Former Metallica guitarist Dave Mustaine also appears briefly in a scene in which, as part of Lars Ulrich's therapy, he confronts the guitarist on September 13, 2001, regarding the decision to fire him early in the band's career for his excessive drinking. The two had not had any personal contact for many years and Mustaine speaks frankly about his resentment stemming from his dismissal without the opportunity to redeem himself with an alcoholism treatment program. Mustaine also speaks of how, despite achieving success with his own group, Megadeth, he still endures ridicule from Metallica fans, which has diminished the enjoyment of his own success.
Of particular note is the perceived "power struggle" between Hetfield and drummer Ulrich – best friends for more than two decades who are finally beginning to understand one another. Ulrich confesses that he resents Hetfield's need to control everything, even when Hetfield is not present; a stipulation of Hetfield's rehab release required him to work only four hours per day from noon to 4 p.m. so he could spend time with his family. Hetfield subsequently objected to the rest of the band working on or even listening to recorded material when he was not present. The scene ends with Ulrich starting to curse under his breath, before finally getting nose-to-nose with Hetfield and roaring "Fuck!"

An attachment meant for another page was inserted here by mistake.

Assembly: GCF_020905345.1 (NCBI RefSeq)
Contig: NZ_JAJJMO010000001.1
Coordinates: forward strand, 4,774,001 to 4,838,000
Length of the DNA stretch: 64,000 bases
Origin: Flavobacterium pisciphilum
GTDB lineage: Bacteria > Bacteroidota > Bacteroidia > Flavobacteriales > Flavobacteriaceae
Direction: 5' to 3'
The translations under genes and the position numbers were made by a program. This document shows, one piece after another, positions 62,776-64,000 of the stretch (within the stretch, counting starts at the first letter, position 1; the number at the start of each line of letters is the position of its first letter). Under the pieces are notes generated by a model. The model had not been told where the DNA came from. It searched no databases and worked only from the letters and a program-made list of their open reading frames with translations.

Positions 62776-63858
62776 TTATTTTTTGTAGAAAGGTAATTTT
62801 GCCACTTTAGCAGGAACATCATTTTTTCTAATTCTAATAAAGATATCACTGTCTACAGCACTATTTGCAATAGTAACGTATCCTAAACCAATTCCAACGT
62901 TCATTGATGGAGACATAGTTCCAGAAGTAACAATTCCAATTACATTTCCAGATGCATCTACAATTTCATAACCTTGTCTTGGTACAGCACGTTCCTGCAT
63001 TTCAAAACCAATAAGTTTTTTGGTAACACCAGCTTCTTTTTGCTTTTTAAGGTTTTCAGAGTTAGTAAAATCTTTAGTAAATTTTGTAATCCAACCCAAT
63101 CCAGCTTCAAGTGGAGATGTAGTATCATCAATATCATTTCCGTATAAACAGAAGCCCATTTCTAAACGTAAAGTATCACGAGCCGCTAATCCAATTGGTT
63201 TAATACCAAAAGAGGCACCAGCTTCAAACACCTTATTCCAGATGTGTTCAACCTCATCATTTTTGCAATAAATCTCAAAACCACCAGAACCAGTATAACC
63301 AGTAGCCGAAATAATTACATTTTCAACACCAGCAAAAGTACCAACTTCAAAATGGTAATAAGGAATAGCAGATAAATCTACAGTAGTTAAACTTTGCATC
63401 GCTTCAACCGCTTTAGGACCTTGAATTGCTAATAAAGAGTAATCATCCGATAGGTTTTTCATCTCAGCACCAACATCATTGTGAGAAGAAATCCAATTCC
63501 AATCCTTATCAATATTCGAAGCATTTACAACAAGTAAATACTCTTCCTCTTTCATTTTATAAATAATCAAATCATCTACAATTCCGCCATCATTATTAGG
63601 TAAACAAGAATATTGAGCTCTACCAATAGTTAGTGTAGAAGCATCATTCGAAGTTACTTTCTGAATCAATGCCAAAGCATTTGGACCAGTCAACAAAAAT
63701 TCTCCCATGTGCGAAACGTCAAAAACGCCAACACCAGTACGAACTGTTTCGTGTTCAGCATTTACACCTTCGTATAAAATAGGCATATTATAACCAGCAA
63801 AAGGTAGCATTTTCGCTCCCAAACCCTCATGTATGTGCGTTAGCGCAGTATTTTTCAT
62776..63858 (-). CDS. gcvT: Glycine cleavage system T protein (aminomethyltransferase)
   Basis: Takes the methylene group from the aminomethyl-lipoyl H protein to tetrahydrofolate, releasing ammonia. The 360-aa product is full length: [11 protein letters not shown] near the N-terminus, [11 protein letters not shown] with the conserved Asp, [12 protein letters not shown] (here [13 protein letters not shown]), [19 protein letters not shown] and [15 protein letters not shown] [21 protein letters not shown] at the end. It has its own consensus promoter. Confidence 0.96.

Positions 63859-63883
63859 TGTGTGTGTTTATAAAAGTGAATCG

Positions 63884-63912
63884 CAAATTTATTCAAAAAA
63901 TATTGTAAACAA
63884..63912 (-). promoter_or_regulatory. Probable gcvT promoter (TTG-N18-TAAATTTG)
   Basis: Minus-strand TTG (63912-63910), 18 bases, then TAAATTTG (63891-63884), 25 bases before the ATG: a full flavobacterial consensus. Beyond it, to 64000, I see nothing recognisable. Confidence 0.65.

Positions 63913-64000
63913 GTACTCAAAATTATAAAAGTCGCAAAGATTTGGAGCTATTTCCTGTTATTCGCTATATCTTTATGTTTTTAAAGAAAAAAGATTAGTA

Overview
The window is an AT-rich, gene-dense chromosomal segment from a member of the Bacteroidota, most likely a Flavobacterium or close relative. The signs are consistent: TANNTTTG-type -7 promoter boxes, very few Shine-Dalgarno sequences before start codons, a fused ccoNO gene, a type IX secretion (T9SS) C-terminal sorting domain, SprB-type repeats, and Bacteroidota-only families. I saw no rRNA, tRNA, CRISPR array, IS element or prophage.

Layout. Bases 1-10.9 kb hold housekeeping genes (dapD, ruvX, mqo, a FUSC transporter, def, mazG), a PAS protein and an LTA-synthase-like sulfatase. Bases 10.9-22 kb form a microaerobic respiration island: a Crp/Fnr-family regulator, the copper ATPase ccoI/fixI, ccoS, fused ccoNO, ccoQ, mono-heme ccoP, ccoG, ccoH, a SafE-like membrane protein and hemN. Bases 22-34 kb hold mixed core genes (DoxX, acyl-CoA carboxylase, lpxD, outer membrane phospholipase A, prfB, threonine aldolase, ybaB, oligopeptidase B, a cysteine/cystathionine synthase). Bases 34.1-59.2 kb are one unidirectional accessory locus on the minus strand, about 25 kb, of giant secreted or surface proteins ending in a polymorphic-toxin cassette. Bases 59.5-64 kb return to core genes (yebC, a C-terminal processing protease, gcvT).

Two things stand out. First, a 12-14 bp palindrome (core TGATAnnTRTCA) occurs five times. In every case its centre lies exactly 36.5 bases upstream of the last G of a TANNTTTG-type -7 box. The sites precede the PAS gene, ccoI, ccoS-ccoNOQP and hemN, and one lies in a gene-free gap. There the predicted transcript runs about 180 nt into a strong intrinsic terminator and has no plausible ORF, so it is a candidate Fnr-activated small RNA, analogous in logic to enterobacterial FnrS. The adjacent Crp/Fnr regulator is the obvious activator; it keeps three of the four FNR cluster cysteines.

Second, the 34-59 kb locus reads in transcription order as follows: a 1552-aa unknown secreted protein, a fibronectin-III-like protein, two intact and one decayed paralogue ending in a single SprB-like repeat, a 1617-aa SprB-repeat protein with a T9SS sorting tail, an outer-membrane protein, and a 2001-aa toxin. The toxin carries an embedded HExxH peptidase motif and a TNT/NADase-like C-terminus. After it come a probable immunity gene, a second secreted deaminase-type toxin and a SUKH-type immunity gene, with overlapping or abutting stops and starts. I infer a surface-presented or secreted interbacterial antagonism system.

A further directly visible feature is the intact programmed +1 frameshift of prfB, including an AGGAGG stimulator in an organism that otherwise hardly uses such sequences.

In a scene where Hetfield, Ulrich, Kirk Hammett, and several others are discussing titles for the album, Hetfield suggests to use the name of the song "St. Anger." Many of the other people in the scene agree that it is a good title; however, Ulrich prefers "Frantic," which would become the first track on the album. Ulrich is eventually convinced that "Frantic," as an album title, would suggest a perceived lack of focus by the band.
The film contains many excerpts from the studio of unreleased tracks, such as "Shadows of the Cross", "Dead Kennedy Rolls", "Riff" and "More Than This (Whipping Boy)". The only unreleased song that can be heard fully is "Temptation".